The rapid spread of mobile money, and the use of smartphones and digital wallets to pay bills such as utilities, has in recent years enabled a small percentage of the significant global unbanked population to gain access to responsibly-priced credit via alternate credit scoring methodologies that take bill paying behavior into account. However, there remains a number of key market segments who cannot take advantage of this new method for credit scoring.
Farmers and ranchers have seasonal income. In areas without government support for farmers and ranchers, they may have only two or three times a year when they are paid for animal or crop products. It is traditional for those in these types of business to be allowed to run up bills and pay them off when the seasonal work rolls around.
An example would be the Navajo sheep ranchers in the American southwest. They have income when they sell the new lambs in the spring and wool in the summer. They can sell and butcher a sheep for food during the year, but usually income is restricted to spring and summer. Local Trading Posts run accounts, and families are allowed to buy essentials such as food and fuel on account; when the pay season comes around, they are expected to pay off the Trading Post in full. The local utilities companies do not allow this system, and many Navajo families who have a traditional ranching income end up becoming in arrears to the utilities.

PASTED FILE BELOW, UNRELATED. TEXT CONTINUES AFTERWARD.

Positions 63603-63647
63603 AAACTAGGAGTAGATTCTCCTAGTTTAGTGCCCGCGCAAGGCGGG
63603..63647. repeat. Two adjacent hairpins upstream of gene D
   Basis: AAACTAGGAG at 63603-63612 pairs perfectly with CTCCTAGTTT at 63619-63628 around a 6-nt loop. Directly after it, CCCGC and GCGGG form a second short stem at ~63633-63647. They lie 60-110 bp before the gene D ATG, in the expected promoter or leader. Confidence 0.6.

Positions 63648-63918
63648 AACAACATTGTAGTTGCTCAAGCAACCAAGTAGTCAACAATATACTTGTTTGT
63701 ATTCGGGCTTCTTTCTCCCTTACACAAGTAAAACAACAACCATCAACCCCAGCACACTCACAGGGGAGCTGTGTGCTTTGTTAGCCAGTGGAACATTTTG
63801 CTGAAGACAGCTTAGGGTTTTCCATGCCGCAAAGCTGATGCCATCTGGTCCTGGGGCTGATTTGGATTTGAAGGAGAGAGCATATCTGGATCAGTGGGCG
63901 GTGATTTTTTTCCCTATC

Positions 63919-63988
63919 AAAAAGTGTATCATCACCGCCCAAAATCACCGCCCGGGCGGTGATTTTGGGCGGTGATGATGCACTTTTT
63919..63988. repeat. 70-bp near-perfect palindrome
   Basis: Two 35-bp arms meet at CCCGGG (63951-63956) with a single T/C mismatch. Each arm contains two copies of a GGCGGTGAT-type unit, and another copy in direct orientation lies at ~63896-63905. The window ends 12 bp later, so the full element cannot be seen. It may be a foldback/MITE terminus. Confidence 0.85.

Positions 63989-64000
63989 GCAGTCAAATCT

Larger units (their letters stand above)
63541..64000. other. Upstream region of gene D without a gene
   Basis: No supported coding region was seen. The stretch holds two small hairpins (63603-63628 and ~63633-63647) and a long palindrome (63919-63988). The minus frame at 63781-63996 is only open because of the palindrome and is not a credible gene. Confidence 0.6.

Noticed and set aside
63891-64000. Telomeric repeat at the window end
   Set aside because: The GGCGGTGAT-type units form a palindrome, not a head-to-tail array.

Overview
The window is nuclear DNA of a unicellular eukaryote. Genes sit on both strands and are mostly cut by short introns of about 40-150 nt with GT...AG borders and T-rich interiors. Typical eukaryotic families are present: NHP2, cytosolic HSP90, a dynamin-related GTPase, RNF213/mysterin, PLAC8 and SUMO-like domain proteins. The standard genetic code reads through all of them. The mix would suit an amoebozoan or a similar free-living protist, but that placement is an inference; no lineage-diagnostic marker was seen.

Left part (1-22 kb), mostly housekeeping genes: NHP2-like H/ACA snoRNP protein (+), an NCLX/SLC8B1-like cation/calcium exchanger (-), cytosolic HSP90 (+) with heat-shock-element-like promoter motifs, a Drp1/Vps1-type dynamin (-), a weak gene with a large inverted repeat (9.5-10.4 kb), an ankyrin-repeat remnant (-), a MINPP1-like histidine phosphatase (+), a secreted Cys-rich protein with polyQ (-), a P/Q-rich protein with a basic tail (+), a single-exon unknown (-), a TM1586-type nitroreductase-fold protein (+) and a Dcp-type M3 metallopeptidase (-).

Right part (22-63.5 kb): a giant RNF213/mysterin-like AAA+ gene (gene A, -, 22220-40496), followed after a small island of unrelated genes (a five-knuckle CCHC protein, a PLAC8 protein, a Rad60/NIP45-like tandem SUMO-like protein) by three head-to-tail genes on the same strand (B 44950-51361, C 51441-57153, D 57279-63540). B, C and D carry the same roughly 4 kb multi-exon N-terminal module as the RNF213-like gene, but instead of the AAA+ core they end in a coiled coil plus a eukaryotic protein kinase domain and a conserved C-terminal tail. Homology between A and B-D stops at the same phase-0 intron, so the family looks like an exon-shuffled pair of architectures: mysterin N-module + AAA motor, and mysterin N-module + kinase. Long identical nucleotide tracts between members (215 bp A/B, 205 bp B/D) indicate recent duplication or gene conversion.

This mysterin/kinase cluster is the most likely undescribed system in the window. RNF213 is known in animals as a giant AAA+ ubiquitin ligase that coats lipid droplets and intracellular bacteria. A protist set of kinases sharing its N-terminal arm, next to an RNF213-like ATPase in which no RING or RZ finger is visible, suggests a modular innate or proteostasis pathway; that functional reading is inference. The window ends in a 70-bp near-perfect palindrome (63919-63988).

In Africa, farmers of commodities such as coffee and cocoa beans have contracts with local or government coops for the successful delivery of a crop. Expenses such as transportation of the crop from the fields to the docks is often the responsibility of farmers. Unless they are members of a cooperative that guarantees income throughout the year, these farmers often have to wait for the crop to be approved and sold before receiving any recompense. They have to pay for farming and labor costs, including transportation, out of pocket. For many, a traditional look at their finances would show them being constantly in arrears, with yearly or biannual receipts of income.
In the developed world, government support for farmers and ranchers has allowed a more traditional financial picture. In the developing world, assistance programs are encouraging the development of cooperatives, which keep the smallholders from being taken advantage of financially, and allow a greater degree of profit sharing. However, there still remain a number of small communities that depend on seasonal income from ranching or farming work. For these workers, a new method of credit scoring that takes into account their traditional methods of paying bills and saving money will allow them a greater degree of financial inclusion.
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